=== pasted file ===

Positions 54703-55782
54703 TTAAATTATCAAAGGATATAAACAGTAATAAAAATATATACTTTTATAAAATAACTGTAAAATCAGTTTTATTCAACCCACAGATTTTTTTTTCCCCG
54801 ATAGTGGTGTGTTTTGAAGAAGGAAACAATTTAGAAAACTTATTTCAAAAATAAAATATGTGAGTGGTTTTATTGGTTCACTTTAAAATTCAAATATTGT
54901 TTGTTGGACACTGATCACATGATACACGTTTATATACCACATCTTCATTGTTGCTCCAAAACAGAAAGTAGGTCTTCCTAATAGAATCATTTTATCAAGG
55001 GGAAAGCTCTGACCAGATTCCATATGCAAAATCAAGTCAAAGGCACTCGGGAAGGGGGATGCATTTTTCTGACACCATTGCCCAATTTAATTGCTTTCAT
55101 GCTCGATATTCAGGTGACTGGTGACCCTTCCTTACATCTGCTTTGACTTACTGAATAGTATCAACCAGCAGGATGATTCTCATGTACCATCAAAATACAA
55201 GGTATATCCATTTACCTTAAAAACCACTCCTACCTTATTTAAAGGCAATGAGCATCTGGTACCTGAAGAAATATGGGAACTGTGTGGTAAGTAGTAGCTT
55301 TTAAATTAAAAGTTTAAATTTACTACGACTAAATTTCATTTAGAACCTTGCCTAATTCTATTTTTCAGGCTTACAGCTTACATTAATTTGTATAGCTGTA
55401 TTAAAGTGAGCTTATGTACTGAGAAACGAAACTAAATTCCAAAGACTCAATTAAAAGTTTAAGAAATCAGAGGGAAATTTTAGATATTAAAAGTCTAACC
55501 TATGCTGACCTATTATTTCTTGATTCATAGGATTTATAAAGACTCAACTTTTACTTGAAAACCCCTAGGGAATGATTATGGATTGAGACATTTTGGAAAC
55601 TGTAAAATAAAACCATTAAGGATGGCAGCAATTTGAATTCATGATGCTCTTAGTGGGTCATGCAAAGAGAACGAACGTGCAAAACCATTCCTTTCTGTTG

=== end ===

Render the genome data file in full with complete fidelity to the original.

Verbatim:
Positions 54703-55782
54703 TTAAATTATCAAAGGATATAAACAGTAATAAAAATATATACTTTTATAAAATAACTGTAAAATCAGTTTTATTCAACCCACAGATTTTTTTTTCCCCG
54801 ATAGTGGTGTGTTTTGAAGAAGGAAACAATTTAGAAAACTTATTTCAAAAATAAAATATGTGAGTGGTTTTATTGGTTCACTTTAAAATTCAAATATTGT
54901 TTGTTGGACACTGATCACATGATACACGTTTATATACCACATCTTCATTGTTGCTCCAAAACAGAAAGTAGGTCTTCCTAATAGAATCATTTTATCAAGG
55001 GGAAAGCTCTGACCAGATTCCATATGCAAAATCAAGTCAAAGGCACTCGGGAAGGGGGATGCATTTTTCTGACACCATTGCCCAATTTAATTGCTTTCAT
55101 GCTCGATATTCAGGTGACTGGTGACCCTTCCTTACATCTGCTTTGACTTACTGAATAGTATCAACCAGCAGGATGATTCTCATGTACCATCAAAATACAA
55201 GGTATATCCATTTACCTTAAAAACCACTCCTACCTTATTTAAAGGCAATGAGCATCTGGTACCTGAAGAAATATGGGAACTGTGTGGTAAGTAGTAGCTT
55301 TTAAATTAAAAGTTTAAATTTACTACGACTAAATTTCATTTAGAACCTTGCCTAATTCTATTTTTCAGGCTTACAGCTTACATTAATTTGTATAGCTGTA
55401 TTAAAGTGAGCTTATGTACTGAGAAACGAAACTAAATTCCAAAGACTCAATTAAAAGTTTAAGAAATCAGAGGGAAATTTTAGATATTAAAAGTCTAACC
55501 TATGCTGACCTATTATTTCTTGATTCATAGGATTTATAAAGACTCAACTTTTACTTGAAAACCCCTAGGGAATGATTATGGATTGAGACATTTTGGAAAC
55601 TGTAAAATAAAACCATTAAGGATGGCAGCAATTTGAATTCATGATGCTCTTAGTGGGTCATGCAAAGAGAACGAACGTGCAAAACCATTCCTTTCTGTTG